Connecting state and local government leaders

A California County Supervisor’s Wisdom on Regulating Legalized Marijuana



Connecting state and local government leaders

WATCH: According to Humboldt County Supervisor Rex Bohn, the marijuana industry isn’t just about growing and selling.

This is the first in a series of Route Fifty video interviews from the National Association of Counties annual conference in Franklin County, Ohio.

COLUMBUS, Ohio — For officials in states where marijuana is completely illegal, the topic is fairly cut and dried—no pun intended.

In those states, marijuana is a criminal justice issue. It’s by no means simple—but at the very least it can be somewhat easily confined to a particular silo.

Sorting through the ins and outs of cannabis regulation, on the other hand, gets much more complicated for those state and local officials who live and work in jurisdictions that have voted to approve some degree of legality for the drug. As many as 30 states have done so, whether it’s by decriminalizing the possession of the drug, voting to approve the medicinal use of cannabis, or in the case of 10 states, approving its outright recreational use for adults.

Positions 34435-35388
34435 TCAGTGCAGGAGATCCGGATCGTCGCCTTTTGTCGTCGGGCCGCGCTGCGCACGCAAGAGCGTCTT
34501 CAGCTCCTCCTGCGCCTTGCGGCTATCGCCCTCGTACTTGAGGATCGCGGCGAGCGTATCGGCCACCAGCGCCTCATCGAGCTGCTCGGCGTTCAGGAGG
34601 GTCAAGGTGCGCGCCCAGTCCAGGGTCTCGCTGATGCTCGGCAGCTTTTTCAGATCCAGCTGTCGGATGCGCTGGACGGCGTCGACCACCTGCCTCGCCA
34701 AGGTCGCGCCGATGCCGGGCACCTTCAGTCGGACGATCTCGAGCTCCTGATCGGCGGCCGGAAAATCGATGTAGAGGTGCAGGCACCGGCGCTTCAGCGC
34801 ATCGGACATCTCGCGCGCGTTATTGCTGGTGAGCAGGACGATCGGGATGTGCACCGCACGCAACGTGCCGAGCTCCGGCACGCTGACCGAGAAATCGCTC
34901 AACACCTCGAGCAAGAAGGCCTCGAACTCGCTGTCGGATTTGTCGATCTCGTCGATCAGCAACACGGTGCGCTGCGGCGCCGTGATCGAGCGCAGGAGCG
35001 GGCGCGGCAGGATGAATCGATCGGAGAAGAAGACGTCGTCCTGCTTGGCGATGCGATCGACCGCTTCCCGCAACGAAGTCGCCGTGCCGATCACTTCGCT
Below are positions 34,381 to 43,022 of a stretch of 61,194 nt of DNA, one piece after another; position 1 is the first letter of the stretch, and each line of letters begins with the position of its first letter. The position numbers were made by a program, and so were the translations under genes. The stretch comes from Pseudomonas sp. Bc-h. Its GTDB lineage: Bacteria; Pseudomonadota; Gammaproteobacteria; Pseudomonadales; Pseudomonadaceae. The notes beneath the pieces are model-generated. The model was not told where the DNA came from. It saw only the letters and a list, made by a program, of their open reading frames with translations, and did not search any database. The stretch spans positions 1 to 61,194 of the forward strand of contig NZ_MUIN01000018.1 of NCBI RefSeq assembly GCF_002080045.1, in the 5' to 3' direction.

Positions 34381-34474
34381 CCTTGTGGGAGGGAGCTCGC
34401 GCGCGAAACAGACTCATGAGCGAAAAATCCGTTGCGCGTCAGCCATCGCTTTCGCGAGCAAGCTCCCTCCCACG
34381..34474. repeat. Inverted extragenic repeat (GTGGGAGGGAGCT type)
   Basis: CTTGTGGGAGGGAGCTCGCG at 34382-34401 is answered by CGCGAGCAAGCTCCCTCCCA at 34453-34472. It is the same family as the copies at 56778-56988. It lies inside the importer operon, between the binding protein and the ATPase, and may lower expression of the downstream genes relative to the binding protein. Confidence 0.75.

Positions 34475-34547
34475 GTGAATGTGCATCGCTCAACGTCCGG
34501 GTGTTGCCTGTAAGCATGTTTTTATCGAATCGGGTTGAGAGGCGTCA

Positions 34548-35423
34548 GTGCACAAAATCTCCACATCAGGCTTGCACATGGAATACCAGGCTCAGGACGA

Local officials whose job it is to enforce, or in some cases create, marijuana regulations know just how many issues this topic touches.  

One such local official, Rex Bohn, a supervisor from Humboldt County, California, sat down with Route Fifty during the National Association of Counties’ annual meeting in Columbus, Ohio on Saturday to discuss his most pressing concerns for the industry.

Bohn weighed in on environmental issues—why it can be hard to regulate the cannabis industry as you would any other agricultural pursuit—and touched on banking issues caused by the tangled issues associated by the federal stance on marijuana—he estimates that as much as $2.5 billion is literally buried under Humboldt County.

He also shared a few of the mistakes his county made early on that he thinks other can avoid.

Quinn Libson is a Staff Correspondent for Government Executive's Route Fifty and is based in Washington, D.C.

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